How young people of color can save Earth — and build wealth while they’re at it – MarketWatch

The Value Gap is a MarketWatch Q&A series with business leaders, academics, authors, policymakers and activists on reducing racial and social inequalities.

Historically Black neighborhoods, and streets and commercial strips populated by other people of color, too often share zip codes with industrial polluters. In fact, Black communities are exposed to climate and environmental injustice at a much higher rate — 15% to 50% more — than white communities.

And in decades past, public-works projects to build out major roads and interstates displaced or disrupted many communities of color. These throughways grow more trafficked all the time, with vehicle exhaust placing the nearby residents who remain at greater risk for respiratory and other health issues.

Read: Biden nears bringing back waiver for California and other states to set tougher vehicle tailpipe standards

Climate change, and the fossil fuel-generated greenhouse gas emissions behind this generational destruction, is poised to have catastrophic effects globally if left unchecked, scientists and policymakers stress.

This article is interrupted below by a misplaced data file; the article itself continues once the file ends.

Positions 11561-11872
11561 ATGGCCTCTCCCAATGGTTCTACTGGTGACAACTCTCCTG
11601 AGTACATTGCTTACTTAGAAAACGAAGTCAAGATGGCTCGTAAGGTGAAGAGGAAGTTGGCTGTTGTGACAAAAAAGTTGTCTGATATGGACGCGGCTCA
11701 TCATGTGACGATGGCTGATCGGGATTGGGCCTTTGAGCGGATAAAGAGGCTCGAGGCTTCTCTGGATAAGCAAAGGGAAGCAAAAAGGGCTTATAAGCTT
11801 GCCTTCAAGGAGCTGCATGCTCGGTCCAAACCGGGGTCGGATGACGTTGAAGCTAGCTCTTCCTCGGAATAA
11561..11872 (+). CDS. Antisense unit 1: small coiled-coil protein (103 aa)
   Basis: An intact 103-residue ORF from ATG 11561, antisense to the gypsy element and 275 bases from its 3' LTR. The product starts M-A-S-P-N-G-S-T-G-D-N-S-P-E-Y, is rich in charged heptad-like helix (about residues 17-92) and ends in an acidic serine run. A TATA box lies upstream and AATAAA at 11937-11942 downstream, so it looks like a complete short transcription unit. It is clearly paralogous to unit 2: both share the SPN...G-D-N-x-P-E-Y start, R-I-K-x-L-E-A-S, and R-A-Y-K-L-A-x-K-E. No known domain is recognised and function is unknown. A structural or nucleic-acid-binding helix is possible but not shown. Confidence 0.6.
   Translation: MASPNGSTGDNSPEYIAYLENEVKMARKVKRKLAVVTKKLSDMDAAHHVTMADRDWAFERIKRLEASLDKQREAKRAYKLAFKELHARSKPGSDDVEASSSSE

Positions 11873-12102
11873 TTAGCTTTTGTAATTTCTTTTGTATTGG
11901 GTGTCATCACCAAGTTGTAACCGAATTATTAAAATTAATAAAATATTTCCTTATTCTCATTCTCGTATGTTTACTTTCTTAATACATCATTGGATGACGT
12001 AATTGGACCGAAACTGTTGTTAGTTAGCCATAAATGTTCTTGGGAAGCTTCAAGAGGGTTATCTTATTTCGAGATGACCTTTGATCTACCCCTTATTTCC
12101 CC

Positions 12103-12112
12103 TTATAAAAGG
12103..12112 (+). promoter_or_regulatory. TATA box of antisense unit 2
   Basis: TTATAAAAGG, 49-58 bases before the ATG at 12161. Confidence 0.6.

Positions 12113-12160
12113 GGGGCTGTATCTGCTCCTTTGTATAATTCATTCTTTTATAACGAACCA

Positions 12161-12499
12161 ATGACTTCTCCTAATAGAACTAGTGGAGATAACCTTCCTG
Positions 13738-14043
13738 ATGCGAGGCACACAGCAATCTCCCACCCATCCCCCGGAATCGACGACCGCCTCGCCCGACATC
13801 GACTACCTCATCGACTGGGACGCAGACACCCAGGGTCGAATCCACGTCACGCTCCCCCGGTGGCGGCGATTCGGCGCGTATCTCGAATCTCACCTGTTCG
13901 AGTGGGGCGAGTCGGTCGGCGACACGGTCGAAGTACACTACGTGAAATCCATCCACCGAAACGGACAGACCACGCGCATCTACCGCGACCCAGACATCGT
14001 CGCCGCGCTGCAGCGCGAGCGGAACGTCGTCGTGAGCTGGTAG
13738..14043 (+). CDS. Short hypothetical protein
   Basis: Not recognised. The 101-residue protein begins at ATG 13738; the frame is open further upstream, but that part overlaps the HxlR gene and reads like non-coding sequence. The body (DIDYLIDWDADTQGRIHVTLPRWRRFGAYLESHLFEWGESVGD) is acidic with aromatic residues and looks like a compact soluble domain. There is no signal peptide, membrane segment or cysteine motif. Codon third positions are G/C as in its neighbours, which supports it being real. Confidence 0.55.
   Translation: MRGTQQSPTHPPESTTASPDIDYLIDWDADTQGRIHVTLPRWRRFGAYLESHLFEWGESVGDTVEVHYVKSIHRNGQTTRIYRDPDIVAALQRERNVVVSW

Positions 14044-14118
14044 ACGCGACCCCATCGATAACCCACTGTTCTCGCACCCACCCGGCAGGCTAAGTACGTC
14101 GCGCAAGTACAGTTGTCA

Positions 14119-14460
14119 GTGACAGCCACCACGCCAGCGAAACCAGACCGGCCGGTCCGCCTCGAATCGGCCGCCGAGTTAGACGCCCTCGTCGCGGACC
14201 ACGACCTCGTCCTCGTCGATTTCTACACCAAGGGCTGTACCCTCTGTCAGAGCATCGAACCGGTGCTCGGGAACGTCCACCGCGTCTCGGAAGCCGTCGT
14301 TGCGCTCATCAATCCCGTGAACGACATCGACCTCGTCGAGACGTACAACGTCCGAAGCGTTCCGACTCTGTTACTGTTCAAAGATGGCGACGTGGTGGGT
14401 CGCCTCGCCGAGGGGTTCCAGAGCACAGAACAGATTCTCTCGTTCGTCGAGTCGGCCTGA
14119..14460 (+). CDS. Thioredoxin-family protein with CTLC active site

The impact will be even greater for the communities that are already impacted — including in a U.S. that broadly enjoys energy and technology access that far outruns that in developing nations who are in line for the worst of what climate change will deliver. The World Bank estimates that the effects of climate change could push an additional 100 million people globally below the poverty line by 2030.

Read: London girl’s death ruling believed first ever to cite air pollution among causes

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That means it’s imperative that we have Black contributors to climate solutions, says Anthony Oni, managing partner of the Elevate Future Initiative at Energy Impact Partners, an investment firm that finances global companies focused on sustainable energy and net-zero emissions.

The initiative, among its other goals, partners with technology accelerators at historically Black colleges and universities (HBCUs) and other entities to cultivate talent pipelines and grow pathways for “diverse” founders bent on creating a cleaner energy transition away from reliance on oil
and gas
Oni says.

‘I truly believe decarbonizing our world is going to create the largest economic shift we’ll experience in our lifetime — it’s going to be bigger than the internet.’

Without the participation of Black founders and funders, any climate-change solution will simply be incomplete, …….